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Challengers Chat: May 2018

Challengers Chat May 2018 image

The writer of this month’s Challengers Chat is one of our Project Managers, David Coughlin. He talks about our Young Adult Schemes, including updates on some changes we’ve been trialing this Summer Term.

In the Operations Team, we have been grappling for some months and years now: what do our young adults want? When asking this question of young adults more generally, the answer, though often clichéd and probably unrepresentative of young adults’ true wishes, comes easily to older observers: young adults want to go out with their friends, drink too much, romance each other and make the mistakes that teach them the lessons that will (hopefully safely) transition them into adulthood.

At Challengers we work with disabled young adults, and our total inclusivity policy means we must cater for a broad range of abilities and wishes. We relish the challenge of providing a fun, flexible and safe programme that is appropriate for the young adults who use our service. We believe that the young adults who attend Challengers should be allowed to enjoy the same pastimes and make the same mistakes as their non-disabled peers. However, this means that we must take extra care in treading the fine line of offering independence and agency in a safe environment.

Trips to clubs, pubs and other “adult-orientated” spaces are certainly nothing new for Challengers, but trying to systematically include these events as part of an aim to update the service we provide is. Along with the practical considerations that we need to take to make events such as these a reality (Where do we meet if we run until late in the evening,? Will our committed and brilliant staff be happy to give up their Saturday evenings?), there are some more complicated ethical questions to consider.

The example that most often prompts hours of discussion with our young adult staff is what to do about alcohol at Challengers. If we take young adults to the pub, do we allow them to buy drinks? How many? What if their parents don’t approve? In making these decisions we need to consider the mental capacity of the young adults, potential deprivation of liberties and the adults’ right to not always follow their parents’ directives. If at Challengers we challenge the barriers to play, should we not also challenge the barriers to sometimes defying parents’ wishes?

Throughout this process we have tried to keep in sight the importance of delivering a service that is in real demand, rather than dictating to the young adults and their families what kind of service they should be seeking. As well as informal discussions with parents, young adults and staff whilst on scheme, we decided to gather the opinions of parents and young adults in surveys. This consultation gave us a strong picture of what we should be striving for. Although parents and young adults alike expressed an interest in a revitalised activity programme, the inclusivity and accessibility of daytime sessions on a Saturday were repeatedly cited as the things that made Challengers stand out for the young adults and their families.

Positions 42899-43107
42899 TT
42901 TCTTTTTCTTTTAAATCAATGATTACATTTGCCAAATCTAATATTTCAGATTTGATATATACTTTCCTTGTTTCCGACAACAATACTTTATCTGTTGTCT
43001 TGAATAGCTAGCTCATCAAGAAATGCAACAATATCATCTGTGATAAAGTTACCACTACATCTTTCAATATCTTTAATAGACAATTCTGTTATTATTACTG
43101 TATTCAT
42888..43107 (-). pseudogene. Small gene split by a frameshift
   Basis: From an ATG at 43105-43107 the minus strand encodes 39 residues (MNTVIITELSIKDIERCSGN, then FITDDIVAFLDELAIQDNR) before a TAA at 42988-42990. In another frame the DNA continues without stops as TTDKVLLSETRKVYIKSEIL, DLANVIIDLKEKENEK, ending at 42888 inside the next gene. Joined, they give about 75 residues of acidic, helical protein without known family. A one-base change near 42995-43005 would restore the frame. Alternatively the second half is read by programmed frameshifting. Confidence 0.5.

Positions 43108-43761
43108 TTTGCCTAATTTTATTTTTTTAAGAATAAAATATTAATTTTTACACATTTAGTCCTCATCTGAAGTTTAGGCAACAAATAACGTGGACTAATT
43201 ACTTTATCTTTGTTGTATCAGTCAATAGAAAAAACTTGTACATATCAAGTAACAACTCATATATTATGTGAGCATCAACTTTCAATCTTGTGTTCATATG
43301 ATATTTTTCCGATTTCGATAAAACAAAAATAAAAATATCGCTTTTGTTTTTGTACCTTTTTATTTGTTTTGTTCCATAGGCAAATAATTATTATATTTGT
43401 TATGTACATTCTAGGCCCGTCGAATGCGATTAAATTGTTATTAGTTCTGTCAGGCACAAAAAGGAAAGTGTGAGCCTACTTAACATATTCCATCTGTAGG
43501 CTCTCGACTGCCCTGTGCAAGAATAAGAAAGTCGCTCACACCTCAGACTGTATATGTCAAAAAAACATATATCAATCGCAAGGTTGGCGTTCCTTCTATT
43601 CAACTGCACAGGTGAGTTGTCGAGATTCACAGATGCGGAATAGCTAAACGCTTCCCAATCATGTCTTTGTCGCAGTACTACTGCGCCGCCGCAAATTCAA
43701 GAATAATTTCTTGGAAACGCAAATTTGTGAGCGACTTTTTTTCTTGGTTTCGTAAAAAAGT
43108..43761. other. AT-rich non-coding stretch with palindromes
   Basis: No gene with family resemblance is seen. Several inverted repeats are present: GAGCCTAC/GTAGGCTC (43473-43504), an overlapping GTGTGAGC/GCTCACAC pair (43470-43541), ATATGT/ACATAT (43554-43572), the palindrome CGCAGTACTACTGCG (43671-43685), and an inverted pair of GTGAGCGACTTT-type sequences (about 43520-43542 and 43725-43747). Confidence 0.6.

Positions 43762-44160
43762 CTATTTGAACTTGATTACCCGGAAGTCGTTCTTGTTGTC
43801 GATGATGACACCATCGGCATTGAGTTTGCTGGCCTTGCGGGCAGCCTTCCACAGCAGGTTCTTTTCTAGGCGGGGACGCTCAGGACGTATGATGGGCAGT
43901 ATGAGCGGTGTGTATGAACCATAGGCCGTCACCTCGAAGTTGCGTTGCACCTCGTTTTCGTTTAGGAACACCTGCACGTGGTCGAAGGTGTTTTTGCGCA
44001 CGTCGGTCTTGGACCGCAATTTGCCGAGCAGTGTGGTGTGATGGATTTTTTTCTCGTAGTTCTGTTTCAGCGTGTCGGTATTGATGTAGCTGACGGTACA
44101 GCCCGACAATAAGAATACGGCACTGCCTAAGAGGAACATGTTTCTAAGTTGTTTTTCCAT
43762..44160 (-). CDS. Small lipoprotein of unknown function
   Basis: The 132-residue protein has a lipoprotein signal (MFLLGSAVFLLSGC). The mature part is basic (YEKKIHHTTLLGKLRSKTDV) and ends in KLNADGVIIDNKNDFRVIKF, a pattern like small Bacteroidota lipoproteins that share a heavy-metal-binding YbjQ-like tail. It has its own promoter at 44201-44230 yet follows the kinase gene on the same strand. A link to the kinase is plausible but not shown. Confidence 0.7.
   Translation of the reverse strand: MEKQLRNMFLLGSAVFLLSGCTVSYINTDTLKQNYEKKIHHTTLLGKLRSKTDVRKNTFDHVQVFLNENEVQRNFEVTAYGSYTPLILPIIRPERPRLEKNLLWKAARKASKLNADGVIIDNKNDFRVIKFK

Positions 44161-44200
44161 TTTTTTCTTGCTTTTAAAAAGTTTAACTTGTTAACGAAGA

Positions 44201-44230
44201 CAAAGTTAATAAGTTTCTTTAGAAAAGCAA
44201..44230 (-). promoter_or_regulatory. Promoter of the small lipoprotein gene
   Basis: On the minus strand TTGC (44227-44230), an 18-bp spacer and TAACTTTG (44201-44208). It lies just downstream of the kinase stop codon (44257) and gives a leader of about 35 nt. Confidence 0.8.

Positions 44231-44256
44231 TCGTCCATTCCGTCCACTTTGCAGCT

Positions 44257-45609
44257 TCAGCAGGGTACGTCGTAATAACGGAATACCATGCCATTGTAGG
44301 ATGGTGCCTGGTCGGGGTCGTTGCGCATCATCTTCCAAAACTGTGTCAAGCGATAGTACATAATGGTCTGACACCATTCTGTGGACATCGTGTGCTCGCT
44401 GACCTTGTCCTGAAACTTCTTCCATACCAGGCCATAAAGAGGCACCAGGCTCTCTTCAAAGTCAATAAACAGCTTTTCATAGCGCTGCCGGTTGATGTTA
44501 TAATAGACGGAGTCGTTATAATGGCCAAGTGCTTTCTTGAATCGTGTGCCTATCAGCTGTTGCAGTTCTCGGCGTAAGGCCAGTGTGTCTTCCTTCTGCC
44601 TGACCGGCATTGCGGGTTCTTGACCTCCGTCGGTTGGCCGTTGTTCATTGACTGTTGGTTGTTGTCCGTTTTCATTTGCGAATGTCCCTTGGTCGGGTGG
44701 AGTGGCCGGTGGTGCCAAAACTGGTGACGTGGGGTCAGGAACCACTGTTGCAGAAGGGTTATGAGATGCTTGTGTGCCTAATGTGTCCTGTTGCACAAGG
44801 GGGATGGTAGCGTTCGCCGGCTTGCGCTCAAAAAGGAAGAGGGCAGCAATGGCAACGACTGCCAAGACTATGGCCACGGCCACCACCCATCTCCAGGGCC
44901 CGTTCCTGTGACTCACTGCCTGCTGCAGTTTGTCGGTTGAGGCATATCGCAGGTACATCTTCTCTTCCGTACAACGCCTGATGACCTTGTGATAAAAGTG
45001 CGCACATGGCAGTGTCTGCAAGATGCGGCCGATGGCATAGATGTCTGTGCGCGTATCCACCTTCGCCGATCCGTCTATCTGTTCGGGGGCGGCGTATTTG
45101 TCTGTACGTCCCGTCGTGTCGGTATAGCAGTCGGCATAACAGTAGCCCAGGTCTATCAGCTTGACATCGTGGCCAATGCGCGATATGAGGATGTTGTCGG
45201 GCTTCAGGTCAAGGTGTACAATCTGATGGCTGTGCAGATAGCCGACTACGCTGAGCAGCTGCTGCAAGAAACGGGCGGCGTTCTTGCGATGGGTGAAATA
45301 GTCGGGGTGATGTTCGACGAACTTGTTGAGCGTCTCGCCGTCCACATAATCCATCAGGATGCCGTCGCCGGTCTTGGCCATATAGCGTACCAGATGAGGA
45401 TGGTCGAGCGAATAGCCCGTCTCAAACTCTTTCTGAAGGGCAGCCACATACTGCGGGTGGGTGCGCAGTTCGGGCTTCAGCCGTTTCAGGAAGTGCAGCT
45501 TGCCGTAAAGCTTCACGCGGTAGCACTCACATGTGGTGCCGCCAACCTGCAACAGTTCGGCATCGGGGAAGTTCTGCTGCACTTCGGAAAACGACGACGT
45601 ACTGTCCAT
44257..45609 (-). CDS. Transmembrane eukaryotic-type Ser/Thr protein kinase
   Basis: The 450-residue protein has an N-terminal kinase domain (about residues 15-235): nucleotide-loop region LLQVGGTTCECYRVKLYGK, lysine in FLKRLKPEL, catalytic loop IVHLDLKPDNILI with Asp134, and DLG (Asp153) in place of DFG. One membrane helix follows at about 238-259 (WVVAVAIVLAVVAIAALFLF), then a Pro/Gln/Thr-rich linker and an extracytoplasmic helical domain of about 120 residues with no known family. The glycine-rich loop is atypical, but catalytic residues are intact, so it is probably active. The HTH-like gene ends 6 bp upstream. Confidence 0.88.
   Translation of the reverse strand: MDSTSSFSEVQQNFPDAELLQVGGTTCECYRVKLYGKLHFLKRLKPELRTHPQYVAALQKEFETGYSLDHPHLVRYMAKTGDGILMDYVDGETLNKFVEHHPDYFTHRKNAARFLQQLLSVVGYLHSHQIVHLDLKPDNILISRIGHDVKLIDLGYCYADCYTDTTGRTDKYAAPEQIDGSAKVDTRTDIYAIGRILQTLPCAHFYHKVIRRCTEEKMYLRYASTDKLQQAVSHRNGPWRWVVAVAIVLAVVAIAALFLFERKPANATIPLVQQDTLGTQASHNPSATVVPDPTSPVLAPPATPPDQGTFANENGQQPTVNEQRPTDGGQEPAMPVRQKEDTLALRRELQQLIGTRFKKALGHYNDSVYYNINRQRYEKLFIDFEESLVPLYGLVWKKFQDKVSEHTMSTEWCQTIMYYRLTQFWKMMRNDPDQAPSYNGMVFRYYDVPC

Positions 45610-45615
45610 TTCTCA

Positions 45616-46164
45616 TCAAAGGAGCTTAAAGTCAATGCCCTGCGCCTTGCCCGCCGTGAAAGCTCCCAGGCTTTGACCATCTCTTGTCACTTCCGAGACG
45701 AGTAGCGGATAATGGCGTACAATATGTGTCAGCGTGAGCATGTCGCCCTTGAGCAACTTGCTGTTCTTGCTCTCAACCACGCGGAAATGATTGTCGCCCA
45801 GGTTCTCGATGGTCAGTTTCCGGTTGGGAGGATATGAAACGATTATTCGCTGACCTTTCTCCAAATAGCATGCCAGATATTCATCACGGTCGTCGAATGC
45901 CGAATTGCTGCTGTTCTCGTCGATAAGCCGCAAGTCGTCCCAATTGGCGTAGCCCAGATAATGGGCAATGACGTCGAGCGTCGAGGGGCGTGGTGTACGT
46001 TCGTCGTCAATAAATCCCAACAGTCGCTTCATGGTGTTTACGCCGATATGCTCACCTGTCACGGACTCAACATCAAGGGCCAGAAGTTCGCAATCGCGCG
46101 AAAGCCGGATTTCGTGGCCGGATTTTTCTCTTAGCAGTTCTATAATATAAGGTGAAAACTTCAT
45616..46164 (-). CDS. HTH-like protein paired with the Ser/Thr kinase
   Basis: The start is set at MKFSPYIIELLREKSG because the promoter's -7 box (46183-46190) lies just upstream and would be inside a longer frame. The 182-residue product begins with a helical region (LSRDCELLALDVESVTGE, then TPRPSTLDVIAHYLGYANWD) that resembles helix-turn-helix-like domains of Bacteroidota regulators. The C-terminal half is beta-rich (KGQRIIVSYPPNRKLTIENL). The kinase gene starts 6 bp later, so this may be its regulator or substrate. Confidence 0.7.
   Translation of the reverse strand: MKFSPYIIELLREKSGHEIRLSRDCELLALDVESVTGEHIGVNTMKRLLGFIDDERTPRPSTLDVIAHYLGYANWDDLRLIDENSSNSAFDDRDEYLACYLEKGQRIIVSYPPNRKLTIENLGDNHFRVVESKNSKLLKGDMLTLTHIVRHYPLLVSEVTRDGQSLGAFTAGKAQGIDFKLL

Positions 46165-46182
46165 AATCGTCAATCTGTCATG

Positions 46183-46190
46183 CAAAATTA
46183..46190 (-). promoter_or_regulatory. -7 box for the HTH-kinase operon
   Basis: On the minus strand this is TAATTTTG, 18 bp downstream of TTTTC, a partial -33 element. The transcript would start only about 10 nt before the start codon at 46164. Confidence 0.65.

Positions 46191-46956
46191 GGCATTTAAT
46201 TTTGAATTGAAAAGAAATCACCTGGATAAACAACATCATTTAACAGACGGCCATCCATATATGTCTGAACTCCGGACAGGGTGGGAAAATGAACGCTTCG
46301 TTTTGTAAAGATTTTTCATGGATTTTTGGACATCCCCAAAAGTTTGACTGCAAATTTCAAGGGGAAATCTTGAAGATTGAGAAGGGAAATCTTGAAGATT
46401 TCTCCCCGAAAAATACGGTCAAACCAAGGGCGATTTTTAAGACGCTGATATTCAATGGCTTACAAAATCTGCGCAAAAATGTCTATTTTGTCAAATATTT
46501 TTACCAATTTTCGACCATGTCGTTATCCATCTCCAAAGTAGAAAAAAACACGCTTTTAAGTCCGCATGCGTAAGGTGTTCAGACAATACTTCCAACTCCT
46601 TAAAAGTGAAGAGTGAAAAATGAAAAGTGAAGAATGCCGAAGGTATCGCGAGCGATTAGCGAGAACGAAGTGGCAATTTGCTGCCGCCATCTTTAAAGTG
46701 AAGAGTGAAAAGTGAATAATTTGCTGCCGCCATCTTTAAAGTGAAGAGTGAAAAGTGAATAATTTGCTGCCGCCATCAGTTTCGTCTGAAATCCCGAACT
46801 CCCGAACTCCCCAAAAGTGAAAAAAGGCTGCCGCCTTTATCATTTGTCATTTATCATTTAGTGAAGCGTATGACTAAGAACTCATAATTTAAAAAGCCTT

Therefore, in the interest of respecting these voices, and continuing to provide the service that families know and love, during the Summer Term, we are trialing one “late” session per month, alongside a regular itinerary of daytime sessions. With our late sessions we are also trying to offer a set of activities that act more as extension of the current young adult experience rather than something that feels completely unfamiliar – trips to the theatre and dinners out rather than nights out in a bar and doners at 5 in the morning.

Last month, two of our young adult groups, from Guildford and Bookham, spent the night at the Boileroom in Guildford. With a certain level of apprehension we chose to go all out, running the session until 11pm for the young adults to make the most of the country’s finest Oasis tribute act. A quick look at the Boileroom Instagram on Monday morning led me to a video of a very sweaty, raucous group of men and women singing along to a euphoric rendition of Champagne Supernova. Reports from leaders, parents and the brilliant staff at the Boileroom confirmed what this video suggested; the young adults had had a long and noisy night of age-appropriate fun.

P.S. After the success of the night at the Boileroom we are hoping to continue with our programme of “adult-orientated” sessions. On 26th May, all four Challengers young adult groups will be heading to The Basement, a small club at the University of Surrey, for our own private club night (a few schemes still have space if any young adults or parents are reading). From there we will carry on listening to the opinions of young adults and parents and seek to continue providing what they want from Challengers.

Visit our Young Adults section for more information about our Young Adult Schemes in Basingstoke, Bookham, Farnham and Guildford.